When I started using LaTeX a few decades ago, one of the main arguments for using it was the separation of content and editing. The idea was that the author would concentrate on the content and LaTeX would take care of the editing.

After several decades of use, I think this promise has been at least partially kept: LaTeX does a pretty good job of managing formulas, fonts, distributing text over multiple lines, positioning floats, etc. even without additional packages. Only the microtype package and the sloppy-like commands are used occasionally.

However, I am less sure if this also applies to page layout, i.e. things like line spacing, paragraph spacing, line length, etc. As a rule, there is usually only one serious limitation imposed by the publisher, namely the page size. So, when I finish my books (scientific notebooks), I usually consult graphic designers, none of whom have any experience with LaTeX, and they usually butcher all the default settings completely.

So are design/typographic principles/rules for page layout implemented by standard LaTeX or perhaps by more complex packages like KOMA? I have to say that I was a bit disappointed with KOMA when I read in its manual that "line lengths beyond 80 characters are unacceptable", and the length of this particular line is - 95 characters! So at first glance, I am not sure how many, if any, typographic rules for page layout have been implemented in LaTeX and KOMA. Incidentally, when I look at my favourite textbooks, they all seem to stick to the line length of 13 cm, which interestingly was also the advice of the last graphic designer I consulted.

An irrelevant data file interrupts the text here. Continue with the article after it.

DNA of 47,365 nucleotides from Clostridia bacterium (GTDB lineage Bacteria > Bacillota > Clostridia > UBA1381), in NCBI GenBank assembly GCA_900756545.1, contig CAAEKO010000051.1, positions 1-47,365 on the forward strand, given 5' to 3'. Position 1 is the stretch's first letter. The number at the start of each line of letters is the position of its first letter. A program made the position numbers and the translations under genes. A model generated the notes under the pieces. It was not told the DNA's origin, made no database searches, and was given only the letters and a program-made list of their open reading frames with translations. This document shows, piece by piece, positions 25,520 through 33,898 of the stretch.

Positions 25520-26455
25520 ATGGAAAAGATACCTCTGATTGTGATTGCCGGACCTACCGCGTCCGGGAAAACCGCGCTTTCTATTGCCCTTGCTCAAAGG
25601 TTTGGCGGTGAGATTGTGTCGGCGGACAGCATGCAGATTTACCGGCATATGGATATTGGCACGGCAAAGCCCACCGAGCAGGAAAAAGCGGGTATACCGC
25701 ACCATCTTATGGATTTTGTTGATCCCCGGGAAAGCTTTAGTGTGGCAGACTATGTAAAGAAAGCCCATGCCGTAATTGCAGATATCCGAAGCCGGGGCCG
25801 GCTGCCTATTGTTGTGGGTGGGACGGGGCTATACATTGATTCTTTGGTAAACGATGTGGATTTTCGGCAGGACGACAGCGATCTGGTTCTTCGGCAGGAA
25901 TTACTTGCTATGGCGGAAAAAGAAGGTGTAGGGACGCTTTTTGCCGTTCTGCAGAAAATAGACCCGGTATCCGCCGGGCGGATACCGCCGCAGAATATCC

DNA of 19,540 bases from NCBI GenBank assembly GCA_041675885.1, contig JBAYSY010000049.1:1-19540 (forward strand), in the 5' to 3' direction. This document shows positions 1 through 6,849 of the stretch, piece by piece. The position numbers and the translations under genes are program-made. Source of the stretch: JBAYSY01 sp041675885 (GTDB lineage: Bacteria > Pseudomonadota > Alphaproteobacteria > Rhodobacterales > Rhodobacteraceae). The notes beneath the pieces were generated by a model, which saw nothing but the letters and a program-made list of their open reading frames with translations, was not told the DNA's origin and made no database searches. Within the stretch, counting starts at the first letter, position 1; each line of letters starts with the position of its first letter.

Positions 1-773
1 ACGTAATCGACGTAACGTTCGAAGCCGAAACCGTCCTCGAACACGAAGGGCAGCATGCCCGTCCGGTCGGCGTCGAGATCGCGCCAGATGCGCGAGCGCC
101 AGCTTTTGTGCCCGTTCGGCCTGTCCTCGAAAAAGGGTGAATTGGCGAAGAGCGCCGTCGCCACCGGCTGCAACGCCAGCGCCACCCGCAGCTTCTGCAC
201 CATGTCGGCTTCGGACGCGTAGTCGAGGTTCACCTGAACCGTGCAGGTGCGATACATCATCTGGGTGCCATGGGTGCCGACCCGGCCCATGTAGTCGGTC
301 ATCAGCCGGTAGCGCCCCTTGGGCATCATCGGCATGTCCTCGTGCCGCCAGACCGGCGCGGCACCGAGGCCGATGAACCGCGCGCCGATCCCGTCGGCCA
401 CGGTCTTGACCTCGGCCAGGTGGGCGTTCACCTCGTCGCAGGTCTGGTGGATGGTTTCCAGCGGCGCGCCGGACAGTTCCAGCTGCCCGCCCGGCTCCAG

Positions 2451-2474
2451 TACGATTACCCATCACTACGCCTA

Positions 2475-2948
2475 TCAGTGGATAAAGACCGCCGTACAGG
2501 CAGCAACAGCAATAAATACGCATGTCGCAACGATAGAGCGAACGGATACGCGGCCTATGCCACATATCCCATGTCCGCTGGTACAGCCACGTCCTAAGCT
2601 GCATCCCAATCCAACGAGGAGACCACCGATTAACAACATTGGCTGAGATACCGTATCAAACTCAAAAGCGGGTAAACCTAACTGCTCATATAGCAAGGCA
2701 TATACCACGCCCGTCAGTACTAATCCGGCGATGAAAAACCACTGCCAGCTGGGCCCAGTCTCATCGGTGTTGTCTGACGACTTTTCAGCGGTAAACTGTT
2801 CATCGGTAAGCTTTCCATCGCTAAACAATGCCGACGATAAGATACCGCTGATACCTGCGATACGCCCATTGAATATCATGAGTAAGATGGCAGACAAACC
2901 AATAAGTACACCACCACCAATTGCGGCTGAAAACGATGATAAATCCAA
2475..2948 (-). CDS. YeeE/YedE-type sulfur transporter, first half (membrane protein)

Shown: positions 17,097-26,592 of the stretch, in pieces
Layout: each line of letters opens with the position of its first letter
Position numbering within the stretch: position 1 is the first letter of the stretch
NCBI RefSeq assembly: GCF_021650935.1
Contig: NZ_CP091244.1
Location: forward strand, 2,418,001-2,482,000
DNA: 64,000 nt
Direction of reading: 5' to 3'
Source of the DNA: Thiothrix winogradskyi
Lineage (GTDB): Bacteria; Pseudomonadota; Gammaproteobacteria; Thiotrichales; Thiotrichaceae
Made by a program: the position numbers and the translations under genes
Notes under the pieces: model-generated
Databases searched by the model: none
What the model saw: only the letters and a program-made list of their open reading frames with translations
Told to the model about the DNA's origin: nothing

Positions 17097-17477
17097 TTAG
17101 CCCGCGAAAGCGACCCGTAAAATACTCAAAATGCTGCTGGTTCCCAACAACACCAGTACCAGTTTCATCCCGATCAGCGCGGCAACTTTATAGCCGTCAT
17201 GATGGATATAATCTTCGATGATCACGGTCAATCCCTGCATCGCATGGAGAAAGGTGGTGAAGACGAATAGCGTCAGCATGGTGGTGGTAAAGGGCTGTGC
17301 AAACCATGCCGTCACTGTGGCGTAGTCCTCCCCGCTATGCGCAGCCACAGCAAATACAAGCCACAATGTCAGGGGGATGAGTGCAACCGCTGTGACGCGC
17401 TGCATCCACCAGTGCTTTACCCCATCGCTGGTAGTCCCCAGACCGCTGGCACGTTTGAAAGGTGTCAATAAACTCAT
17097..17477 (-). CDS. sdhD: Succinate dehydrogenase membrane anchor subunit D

So my question is: How much can a user rely on the standard LaTeX page layout? To what extent, if at all, is KOMA an improvement on the LaTeX specifications in this respect? Where can one get reliable information or even paid advice on how to design a page layout appropriately, preferably from a person who is both professional in page design and has some LaTeX experience?

PLEASE, do not close this question. It has received a large number of upvotes (with some downvotes) very fast, so I think this is a relevant question that deserves a chance to receive the conclusion.

EDIT: Answers and discussions usually help to understand the question better, and also in this case I would formulate the question a little differently if I were to ask it now:

To increase the efficiency of production, it is always good to distribute the work among different specialists. In the case of publishing, this would mean that the author creates the content, the typographer/designer creates the layout, the printer puts this on paper and finally the publisher distributes the result. My question can be boiled down to the following: LaTeX most likely does the typographer's job, but can it replace a designer? Can ambitious academic notebook projects be published without the involvement of a designer, by tweaking only one or two options? Because as soon as designers are involved, and they almost universally don't know LaTeX, the result deviates far from the default LaTeX settings.